(8b) The case of Woodland Hills is factually distinguishable from the instant case but to the extent that it is applicable it follows Topanga, holding that "Failure by the council . . . to make findings to support its ultimate decision resulted in inability of a reviewing court to bridge the analytic gap between the evidence and the ultimate decision of the council. . . ." ( Woodland Hills Residents Assn., Inc. v. City Council, supra, 44 Cal.App.3d 825 at p. 838.) The court then remanded the matter "for proceedings in the manner required by law . . . with respect to finding whether the proposed subdivision map is consistent with . . . the general plan . . .; and as required by the case of Topanga . . ., with respect to making findings." ( Id., at p. 838-839.)
It is concluded that in the instant case the lead agency or the board of supervisors must make findings, either in the form of a negative declaration or an EIR to permit a reviewing court to bridge the analytic gap between the evidence and the ultimate decision.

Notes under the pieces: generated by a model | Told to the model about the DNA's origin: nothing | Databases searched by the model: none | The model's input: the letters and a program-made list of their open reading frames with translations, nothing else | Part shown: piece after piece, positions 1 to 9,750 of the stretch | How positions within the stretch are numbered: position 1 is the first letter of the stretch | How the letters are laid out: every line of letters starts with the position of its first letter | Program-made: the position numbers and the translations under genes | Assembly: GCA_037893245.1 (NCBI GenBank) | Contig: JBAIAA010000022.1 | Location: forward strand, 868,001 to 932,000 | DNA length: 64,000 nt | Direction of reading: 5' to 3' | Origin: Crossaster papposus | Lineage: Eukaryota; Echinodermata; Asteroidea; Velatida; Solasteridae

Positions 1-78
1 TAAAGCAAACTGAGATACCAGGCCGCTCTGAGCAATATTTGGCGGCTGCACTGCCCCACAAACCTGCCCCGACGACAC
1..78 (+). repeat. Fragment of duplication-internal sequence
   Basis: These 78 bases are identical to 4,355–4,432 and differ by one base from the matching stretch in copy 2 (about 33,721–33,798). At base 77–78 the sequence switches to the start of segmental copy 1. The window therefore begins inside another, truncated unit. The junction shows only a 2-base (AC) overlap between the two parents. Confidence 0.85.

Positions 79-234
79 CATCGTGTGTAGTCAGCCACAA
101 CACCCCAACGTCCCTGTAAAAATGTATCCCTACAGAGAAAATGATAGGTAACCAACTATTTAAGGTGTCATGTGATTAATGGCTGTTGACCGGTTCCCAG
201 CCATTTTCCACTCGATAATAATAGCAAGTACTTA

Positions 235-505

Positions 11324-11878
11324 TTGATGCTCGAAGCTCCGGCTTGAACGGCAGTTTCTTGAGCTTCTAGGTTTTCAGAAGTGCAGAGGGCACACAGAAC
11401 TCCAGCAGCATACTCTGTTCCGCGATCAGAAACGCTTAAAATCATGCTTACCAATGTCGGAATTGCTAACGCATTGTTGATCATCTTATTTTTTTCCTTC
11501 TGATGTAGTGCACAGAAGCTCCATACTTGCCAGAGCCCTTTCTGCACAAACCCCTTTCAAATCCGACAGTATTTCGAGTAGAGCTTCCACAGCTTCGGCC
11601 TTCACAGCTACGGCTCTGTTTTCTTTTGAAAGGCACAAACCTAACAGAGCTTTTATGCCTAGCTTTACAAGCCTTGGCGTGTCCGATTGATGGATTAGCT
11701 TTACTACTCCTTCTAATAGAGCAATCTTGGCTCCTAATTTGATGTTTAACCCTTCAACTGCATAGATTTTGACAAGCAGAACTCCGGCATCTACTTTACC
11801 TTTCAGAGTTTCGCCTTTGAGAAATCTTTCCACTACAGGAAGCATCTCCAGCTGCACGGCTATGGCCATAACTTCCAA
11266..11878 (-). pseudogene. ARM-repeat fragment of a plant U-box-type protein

(9b) In San Francisco Ecology Center v. City and County of San Francisco (1975) 48 Cal.App.3d 584, 596 [ 122 Cal.Rptr. 100], the court, citing Topanga, stated, "In the absence of a statutory requirement, administrative findings will be deemed adequate if they are sufficient to apprise interested parties and the courts of the bases for the administrative action." (See also Swars v. Council of City of Vallejo (1949) 33 Cal.2d 867, 873 [ 206 P.2d 355].) Administrative findings need not be stated with the formality required in judicial proceedings. ( Topanga Assn. for a Scenic Community v. County of Los Angeles, supra, 11 Cal.3d 506 at p. 517, fn. 16; Swars v. Council of City of Vallejo, supra, at p. 872; County of Santa Barbara v. Purcell, Inc. (1967) 251 Cal.App.2d 169, 177 [ 59 Cal.Rptr. 345].)